Poverty, Inc. (2014)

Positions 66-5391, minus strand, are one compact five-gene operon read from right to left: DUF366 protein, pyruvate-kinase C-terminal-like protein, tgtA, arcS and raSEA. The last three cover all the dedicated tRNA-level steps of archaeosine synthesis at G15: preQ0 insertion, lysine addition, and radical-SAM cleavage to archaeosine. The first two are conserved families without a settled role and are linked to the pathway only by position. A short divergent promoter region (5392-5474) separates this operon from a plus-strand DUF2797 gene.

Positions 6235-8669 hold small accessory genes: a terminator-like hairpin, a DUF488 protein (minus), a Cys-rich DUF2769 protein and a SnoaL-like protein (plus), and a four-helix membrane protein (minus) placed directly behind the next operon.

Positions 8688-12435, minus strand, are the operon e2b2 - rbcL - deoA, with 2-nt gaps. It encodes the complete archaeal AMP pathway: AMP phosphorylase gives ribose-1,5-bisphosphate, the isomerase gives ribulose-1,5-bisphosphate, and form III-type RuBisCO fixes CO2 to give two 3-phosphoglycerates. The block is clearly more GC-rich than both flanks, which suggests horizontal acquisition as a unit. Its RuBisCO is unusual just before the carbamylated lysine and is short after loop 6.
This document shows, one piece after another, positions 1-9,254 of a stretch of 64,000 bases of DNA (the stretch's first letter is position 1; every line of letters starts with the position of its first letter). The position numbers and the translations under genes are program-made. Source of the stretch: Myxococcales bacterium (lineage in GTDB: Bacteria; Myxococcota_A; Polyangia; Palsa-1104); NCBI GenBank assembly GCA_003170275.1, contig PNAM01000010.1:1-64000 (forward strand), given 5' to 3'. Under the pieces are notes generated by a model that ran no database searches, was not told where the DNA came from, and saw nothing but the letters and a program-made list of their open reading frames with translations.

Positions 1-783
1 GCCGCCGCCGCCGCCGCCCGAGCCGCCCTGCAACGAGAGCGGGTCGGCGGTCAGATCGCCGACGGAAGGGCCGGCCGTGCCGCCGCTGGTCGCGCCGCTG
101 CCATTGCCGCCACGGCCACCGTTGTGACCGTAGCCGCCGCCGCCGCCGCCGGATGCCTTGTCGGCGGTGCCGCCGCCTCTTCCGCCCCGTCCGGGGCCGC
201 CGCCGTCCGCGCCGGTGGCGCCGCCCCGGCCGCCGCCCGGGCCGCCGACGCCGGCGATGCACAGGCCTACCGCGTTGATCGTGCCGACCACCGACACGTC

If you have followed the debates about the international aid industry and efforts to address global poverty, then you will be familiar with the important message of this documentary movie — most of the players agree that the system is broken, often times the current model makes things worse, the system has its own vested interests, and there still remains a sort of sentimental paternalism or neo-colonialism toward the aid recipients. A wide variety of very different do-gooders receive harsh criticisms — the IMF and the World Bank, monster NGOs like World Vision, local church projects, rock stars like Bono, celebrities like Angelina Jolie, social entrepreneurs like the founder of Toms Shoes, charities, the US farm lobby, and even conservationists. President Clinton admits in the film that it was a huge mistake to dump free rice into Haiti after the earthquake there — it killed the local market, dried up demand, ruined capacity, and put locals out of work. Those unemployed rice farmers then moved to the overcrowded cities looking for work. Ideally, Haiti would like to grow and export rice. Same for those free Toms Shoes. Why produce or pay for rice and shoes locally when they come for free globally?! Alternately, the film showcases positive examples of local entrepreneurs. The film also raises many issues like bad governance, local corruption, over population, widespread illiteracy, environmental degradation, and rule of law, huge problems of complexity and scalability that won't be solved just by creative start-ups. There's an important footnote to this film — it was produced by the Acton Institute, a think tank that promotes free market capitalism and libertarian policies. For our own "Journey with Jesus" take on ending extreme poverty, see our interview with Dianne Calvi, and the list of ten related book reviews about development here.